No, not that Pong.  This Pong:


Beer Pong.  You know, that game involving ping pong balls and Solo cups and lotsa heavy drinking.

And we can find beer pong ‘kits’ and other drinking paraphernalia at local grocery stores and big box (department) stores that sell beer as an extension of their grocery department.  Funnels or beer ‘bongs’.  Drinking games. Other fun stuff.  All to encourage mass consumption and intoxication.

People love it so much, they’ve built interactive, electronic beer pong tables, as covered by the CBC.

Maybe it’s just me, but it seems a tad irresponsible to be marketing Beer Pong and the tools of crazy drunkenness in the same place they sell toys, cheese and baby clothes.  We have children, many of whom that cannot discern between colorful things meant for amusement or more nefarious activities, that are going to get the wrong impression.

Political Guide to Getting DeBunked


We’re all for debunking myths here at Thirst. And maybe there’s a perception about alcohol that it’s universally available here in Canada, or certainly that it’s more broadly available than ever before.  Maybe.  Maybe not.

And certainly, we may not all know how much variance there is in pricing from province to province.  Maybe you think it’s all the same.  It isn’t.

From a fairly light exploration of Canada’s drinking laws on Narcity.com, see above a map illustrating variations in the selling points of alcohol, across the territories and provinces.   You can see that booze isn’t even available in Nunavut, and if you wanted a beer, you’d have to order it by mail… and that Alberta has private liquor stores.  A big difference in approach from Ontario!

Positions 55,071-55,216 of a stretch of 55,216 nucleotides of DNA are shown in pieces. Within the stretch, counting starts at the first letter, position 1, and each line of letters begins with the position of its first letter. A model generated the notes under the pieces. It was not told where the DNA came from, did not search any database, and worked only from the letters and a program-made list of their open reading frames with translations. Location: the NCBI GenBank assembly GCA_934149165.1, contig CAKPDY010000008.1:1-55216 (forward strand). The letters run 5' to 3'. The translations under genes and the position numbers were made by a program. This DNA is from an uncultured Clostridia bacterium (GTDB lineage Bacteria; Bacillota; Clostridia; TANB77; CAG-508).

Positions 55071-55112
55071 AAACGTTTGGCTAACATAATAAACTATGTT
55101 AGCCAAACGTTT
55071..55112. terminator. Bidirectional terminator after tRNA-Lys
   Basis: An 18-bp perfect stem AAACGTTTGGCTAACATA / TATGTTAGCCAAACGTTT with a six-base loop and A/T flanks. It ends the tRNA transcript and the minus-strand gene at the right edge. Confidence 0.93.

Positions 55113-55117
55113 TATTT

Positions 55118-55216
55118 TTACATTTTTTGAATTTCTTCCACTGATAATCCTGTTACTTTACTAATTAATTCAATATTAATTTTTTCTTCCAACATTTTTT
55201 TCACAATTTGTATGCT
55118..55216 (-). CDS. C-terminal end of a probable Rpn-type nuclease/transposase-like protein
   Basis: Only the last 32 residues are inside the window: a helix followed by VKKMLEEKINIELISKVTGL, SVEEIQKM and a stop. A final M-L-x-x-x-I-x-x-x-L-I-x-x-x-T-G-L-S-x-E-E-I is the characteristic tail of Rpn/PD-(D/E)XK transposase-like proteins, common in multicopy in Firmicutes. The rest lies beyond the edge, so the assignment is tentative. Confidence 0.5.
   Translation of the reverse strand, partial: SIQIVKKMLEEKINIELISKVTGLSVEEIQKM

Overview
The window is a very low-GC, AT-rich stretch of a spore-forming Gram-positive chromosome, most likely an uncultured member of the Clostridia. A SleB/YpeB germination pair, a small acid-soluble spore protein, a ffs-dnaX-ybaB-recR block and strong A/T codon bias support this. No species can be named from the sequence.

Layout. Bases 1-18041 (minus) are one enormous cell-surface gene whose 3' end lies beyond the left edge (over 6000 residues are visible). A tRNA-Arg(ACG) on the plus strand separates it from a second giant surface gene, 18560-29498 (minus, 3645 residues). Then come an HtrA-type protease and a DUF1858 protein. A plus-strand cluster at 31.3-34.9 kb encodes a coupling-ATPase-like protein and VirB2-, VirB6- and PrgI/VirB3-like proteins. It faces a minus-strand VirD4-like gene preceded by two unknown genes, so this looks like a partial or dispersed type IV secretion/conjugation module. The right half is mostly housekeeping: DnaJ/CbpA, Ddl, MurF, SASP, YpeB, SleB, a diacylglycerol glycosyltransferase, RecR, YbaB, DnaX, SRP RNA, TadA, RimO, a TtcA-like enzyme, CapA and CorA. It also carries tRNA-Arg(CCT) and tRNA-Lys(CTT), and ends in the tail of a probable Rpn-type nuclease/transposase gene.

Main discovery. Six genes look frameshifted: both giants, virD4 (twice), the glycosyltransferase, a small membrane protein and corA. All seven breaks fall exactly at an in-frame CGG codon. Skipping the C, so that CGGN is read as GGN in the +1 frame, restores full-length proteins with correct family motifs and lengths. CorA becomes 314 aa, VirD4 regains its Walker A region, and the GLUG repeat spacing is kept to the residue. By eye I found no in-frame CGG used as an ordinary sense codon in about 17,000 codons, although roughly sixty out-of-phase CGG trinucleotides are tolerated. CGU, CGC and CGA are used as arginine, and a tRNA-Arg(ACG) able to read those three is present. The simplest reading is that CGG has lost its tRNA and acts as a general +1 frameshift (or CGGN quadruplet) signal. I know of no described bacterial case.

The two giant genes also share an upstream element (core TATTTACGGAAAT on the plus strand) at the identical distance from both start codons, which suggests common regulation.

What’s more, you can see on an interactive map from the.Loop that in addition to different places, there are also very different prices.  In fact, beer is so much cheaper in Quebec that some persons have taken to making ‘runs’ to buy big quantities and bringing it back to their home province.   This from a more serious discussion on CBC news,  illuminating details on recent discussions about inter-provincial laws as they relate to alcohol.

Make no mistake – booze is big business, and these variations represent the market forces of large industries and other interests. Any thoughts to the contrary are a myth, indeed.

Perhaps if we as a society viewed alcohol as something potentially very harmful that needed to be managed instead of a commodity that needed to be sold, the rules would be different.  On that note, see the chart below, illustrating the harms (disease/dependence/injuries/violence) of alcohol as compared to other drugs…an eye opener!


Risky Business!

It’s been a while since we’ve showed the Low Risk Drinking Guidelines and one of those cool, slightly accelerated Sharpie videos.  This one talks about how to conceptualize drinks.  How to count, really.

We can limit the damage from alcohol upon our lives, our health and our culture, if we simply become more conscious of our consumption.

We’ve been convinced by big media that drinking is sexy, fun, cool…and we see these images in movies, television commercials and in print media. But when we look at alcohol more objectively, we discover that intoxication and drunkenness are very far from those things.    Think about how big drinkers handle themselves in social situations, or within periods of stress.

Tragically, when we look at big consumers of alcohol we may discover aggression, slovenliness, habitual escapism, emotional instability.   We discover chronic illness, ravaged immune systems and worn-out livers and kidneys.  Sadly, we commonly discover pain.